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Transsphenoidal surgery for pituitary adenomas and other sellar masses

Brooke Swearingen, MD
Section Editor
Peter J Snyder, MD
Deputy Editor
Kathryn A Martin, MD


Transsphenoidal surgery is the mainstay of treatment for most kinds of pituitary adenomas and other sellar masses. This topic review covers the techniques, results, and complications of transsphenoidal surgery of pituitary adenomas and other sellar masses. The endocrine evaluation of these disorders, as well as options for medical therapy of prolactinomas and acromegaly, are reviewed elsewhere. (See "Causes, presentation, and evaluation of sellar masses" and "Incidentally discovered sellar masses (pituitary incidentalomas)" and "Management of hyperprolactinemia" and "Treatment of acromegaly".)


Anesthetic concerns for patients who undergo transsphenoidal surgery are most significant for patients who have secretory lesions (ie, patients with acromegaly and Cushing's disease). In addition, patients with hormonal deficiencies (eg, hypothyroidism) should be identified and, if necessary, treated preoperatively. (See 'Perioperative management' below.)

Airway management may be difficult in patients with acromegaly and Cushing's disease because of anatomic distortion. Importantly, airway evaluation using the usual metrics (eg, Mallampati classification, mouth opening, neck range of motion, thyromental distance) may be falsely reassuring in patients with acromegaly (table 1 and table 2 and table 3 and table 4) [1]. Equipment and personnel for difficult airway management should be immediately available during induction of anesthesia for these patients. Awake intubation may be the best option in severely affected patients. (See "Management of the difficult airway for general anesthesia".)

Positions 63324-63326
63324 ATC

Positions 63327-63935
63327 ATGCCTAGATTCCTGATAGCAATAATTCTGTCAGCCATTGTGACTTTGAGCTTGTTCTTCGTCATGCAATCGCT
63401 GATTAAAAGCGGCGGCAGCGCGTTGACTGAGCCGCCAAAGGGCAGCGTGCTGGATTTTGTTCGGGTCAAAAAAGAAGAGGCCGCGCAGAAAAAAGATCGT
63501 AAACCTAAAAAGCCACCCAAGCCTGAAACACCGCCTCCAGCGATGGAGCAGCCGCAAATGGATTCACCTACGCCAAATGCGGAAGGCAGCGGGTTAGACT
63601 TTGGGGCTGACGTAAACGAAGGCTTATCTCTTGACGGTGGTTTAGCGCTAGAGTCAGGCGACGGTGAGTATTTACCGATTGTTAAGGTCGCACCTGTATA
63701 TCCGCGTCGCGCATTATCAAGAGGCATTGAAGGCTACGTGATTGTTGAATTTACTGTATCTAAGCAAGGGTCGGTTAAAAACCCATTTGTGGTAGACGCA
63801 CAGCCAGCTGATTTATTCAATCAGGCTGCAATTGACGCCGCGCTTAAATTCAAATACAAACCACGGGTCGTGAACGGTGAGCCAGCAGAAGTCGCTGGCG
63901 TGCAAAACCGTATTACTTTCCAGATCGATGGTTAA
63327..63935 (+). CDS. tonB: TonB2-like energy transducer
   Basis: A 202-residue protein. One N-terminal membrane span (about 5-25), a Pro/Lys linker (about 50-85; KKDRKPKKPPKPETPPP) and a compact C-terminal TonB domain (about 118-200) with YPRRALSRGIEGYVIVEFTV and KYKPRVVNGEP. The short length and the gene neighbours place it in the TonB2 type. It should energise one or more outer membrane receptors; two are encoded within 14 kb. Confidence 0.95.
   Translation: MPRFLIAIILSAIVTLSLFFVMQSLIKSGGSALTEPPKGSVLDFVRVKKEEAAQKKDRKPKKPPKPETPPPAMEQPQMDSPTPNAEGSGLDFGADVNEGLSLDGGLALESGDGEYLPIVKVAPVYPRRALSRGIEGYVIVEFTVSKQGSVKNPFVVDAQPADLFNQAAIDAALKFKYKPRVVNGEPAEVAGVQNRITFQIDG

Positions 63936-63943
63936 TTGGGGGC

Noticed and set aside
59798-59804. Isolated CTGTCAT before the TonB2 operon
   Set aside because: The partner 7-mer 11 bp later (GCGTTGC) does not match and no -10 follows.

For acromegalic patients with severe airway compromise, it may be advisable to pre-treat the patient with a somatostatin analog or growth hormone receptor antagonist for a few months prior to planned surgery, in an attempt to minimize airway edema and facilitate safe intubation. Similarly, those acromegalic patients with significant cardiomyopathy may benefit from pre-treatment in an attempt to improve cardiac function before undergoing transsphenoidal surgery. (See 'Somatotroph adenomas (acromegaly)' below.)

Patients with acromegaly and Cushing's disease are at increased risk of hypertension and cardiovascular disease, obstructive sleep apnea, diabetes, and other manifestations that may affect anesthetic care. (See "Epidemiology and clinical manifestations of Cushing's syndrome", section on 'Clinical manifestations' and "Causes and clinical manifestations of acromegaly", section on 'Clinical manifestations'.)

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Literature review current through: Dec 2017. | This topic last updated: Sep 19, 2017.
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